With age comes wisdom, ok, maybe not, but I would say that with age comes the realization that nothing is truly new. Something’s only new if you didn’t experience it the first time ‘round.
So, matte nail polish is nothing new. And this is an extremely pressing matter that cannot be silenced any longer (and is exactly the type of thing I will waste an hour wondering about instead of doing things I’m being paid to do—not work, no slacking here, no sir–paid extracurricular things). I love matte nail polish so when I heard about a new brand, Knock Out, I became very interested. But not interested enough to pay $22.
It’s surprising that this is considered edgy. Maybelline had a matte line in the late ‘90s. Not only do I remember it, I still have the bottles. I just can’t throw out makeup. I’m very slash and burn with certain items in my life but I’m packratty and sentimental over makeup. It meant something at the time and I’m fond of these now useless souvenirs.
Matte Grape ($3.19 Duane Reade), Matte Gold ($3.49 Rite Aid), Matte Red (no tag) are all dried up but the Matte Maker™ topcoat ($3.39 CVS) which would turn any nail polish flat and dull (no one wants that, it’s like those runway models who have dry, frizzy hair on purpose, no surprise this limited edition never became mainstream) looks like it’s still liquid. I might have to give it a whirl and see if it still has mattifying powers.
I only brought one nail polish with me to NYC in 1998. Like families who left the old country with heirlooms strapped to their bodies (they did that, right?). I chose weird putty colored Stone by Almay. Keep in mind the era, brown lipstick and odd neutrals were in. I thought this would be a professional color that I would need for job interviews. It seemed like what someone who would work in an office would wear. I cannot credit Almay’s Stone with boosting my career in any shape or form. But I can’t bear to throw it out despite its obvious decreptitude.
Since 1998 I’ve managed to accumulate 62 other nail polishes in addition to bad luck Stone. Number 62, what I'm currently wearing, Pure Ice's Mint Dream, was pickled up for $2 at Wal-Mart Sunday. They sit in the bathroom closet in a Western Beef grocery bag. I really should toss out the rotten ones or ugly ones but I find that hard to do.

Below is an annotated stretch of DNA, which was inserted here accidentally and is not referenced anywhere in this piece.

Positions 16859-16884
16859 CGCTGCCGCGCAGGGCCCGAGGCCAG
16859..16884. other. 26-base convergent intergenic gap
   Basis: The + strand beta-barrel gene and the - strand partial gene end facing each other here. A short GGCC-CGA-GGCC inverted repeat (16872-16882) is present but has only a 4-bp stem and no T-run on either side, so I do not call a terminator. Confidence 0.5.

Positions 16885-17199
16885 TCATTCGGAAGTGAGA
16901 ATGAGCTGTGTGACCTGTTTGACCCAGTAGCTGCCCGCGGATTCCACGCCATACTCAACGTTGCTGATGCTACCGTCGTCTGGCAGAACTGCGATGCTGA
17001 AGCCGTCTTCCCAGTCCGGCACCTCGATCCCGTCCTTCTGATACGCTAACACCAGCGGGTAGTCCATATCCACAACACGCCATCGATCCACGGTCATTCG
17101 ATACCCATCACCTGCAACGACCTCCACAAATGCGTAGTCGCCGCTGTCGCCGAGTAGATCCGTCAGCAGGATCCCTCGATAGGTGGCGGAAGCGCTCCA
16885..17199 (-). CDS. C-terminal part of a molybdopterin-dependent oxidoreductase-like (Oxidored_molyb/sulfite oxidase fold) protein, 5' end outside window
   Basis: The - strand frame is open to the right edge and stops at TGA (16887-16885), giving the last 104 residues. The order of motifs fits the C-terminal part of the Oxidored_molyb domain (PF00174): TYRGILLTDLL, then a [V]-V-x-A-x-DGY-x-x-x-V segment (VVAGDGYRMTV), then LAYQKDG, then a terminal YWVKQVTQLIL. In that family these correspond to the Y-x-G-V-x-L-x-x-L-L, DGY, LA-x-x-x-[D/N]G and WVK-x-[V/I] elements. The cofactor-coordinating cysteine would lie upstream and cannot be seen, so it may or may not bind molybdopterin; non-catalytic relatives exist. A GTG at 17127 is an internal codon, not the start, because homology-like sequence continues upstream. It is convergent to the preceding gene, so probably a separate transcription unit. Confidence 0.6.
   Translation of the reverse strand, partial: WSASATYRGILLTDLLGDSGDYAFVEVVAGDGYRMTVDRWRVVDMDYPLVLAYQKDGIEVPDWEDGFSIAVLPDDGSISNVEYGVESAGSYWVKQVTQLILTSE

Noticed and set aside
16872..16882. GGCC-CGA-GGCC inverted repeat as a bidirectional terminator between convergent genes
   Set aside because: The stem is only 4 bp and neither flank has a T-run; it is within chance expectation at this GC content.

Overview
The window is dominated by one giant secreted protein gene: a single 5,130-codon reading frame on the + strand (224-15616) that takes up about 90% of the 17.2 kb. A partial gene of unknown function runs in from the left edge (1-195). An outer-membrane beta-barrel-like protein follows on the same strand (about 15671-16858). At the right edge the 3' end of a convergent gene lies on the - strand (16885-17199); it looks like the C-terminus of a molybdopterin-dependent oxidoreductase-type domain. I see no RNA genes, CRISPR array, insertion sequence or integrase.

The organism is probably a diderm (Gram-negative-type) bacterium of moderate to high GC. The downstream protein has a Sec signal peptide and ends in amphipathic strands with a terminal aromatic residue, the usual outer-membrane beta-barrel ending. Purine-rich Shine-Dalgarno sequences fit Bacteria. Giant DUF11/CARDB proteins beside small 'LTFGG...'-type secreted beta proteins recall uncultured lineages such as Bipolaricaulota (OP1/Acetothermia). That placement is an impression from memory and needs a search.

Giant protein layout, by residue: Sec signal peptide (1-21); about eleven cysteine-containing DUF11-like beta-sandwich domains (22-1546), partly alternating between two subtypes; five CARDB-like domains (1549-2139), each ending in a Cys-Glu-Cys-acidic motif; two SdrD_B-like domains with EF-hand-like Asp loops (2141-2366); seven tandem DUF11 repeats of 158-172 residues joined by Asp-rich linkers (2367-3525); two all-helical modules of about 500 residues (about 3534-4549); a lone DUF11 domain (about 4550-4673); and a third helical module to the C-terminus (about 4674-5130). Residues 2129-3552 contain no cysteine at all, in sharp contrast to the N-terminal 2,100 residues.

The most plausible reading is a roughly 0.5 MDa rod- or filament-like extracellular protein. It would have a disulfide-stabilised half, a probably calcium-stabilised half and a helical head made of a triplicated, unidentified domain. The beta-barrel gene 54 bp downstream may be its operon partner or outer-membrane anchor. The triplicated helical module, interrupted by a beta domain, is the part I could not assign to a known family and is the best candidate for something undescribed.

I bought this Diorific Plastic Shine in Alluring Black in ’95 in England when I came over for my sister’s first wedding. It was expensive and it was and still is completely impractical. It’s actually an extremely thick, crazy glossy deep purple, not black. I’ve only worn it once, a Christmas Eve in the early ‘00s when I threw up a free shot of who knows what on myself while sitting at the bar with friends (I can’t do shots even when I’m sober, they make me choke).
I don’t just possess ‘90s ephemera. I’ve held onto this barely used L’Oreal quad from around 1984 because at the time I thought it was the prettiest color combination. This too was expensive at the time, probably $6, which was a lot of money for a 12-year-old. (It’s weird how makeup hasn’t increased wildly in price over the past two decades. I know we’re in the middle of an economic crisis but things are so much cheaper now than they used to be, people don’t seem to have perspective. See? That age, wisdom thing, I’m feeling it. My mom was recently talking about when we were kids and took my great-grandmother to the coast for the weekend and it was freezing and we could only afford to buy one $20 sweatshirt to share and how now you could just go to an Old Navy or a Wal-Mart and pick up something for everyone for like $5.99 on a sale rack. No one need freeze at the Oregon coast in this day and age, well, unless you don’t have six dollars).
Half the bottom label has been rubbed away. The collection was called Graffiti Sp…and I can’t read the rest of the word. Forrest and Pink Mystique were two of the colors. It had a little brush tucked in an inner compartment (that I thought was still there but apparently isn’t) that wasn’t the normal spongy material but had a tip made out of something super soft and velvety. It seemed very luxurious.
This Revlon case was meant to hold pans of eyeshadow of your choosing. And yes, this was my choosing. I thought this was extremely cool and it comes from the same era as the above L’Oreal quad. As if you couldn’t tell from these uber-‘80s colors: Blue Bolt, Livewire and Neon. I had a chrome yellow nail polish (L’Oreal) that matched the middle color. I’d wear it on just one finger with a row of magenta nails because that’s what the model in the display ad was doing.
This one’s a dandy and I can’t believe I still have it. My sister or I (I can’t remember which) stole this from a sidewalk sale in front of Bi-Mart (I had no idea they were still in business). We saved a whopping $1.57 (marked down from $1.97) on our Maybelline Doodles in Spunky Silver. I do love that there was a time that silver lipstick was not only irresistible to the sticky fingered, but also considered appropriate.
I haven't used the term grody since the '80s but it's a fitting descriptor for this lipstick, which I will keep for at least another 20 years until it's sufficiently disgusting.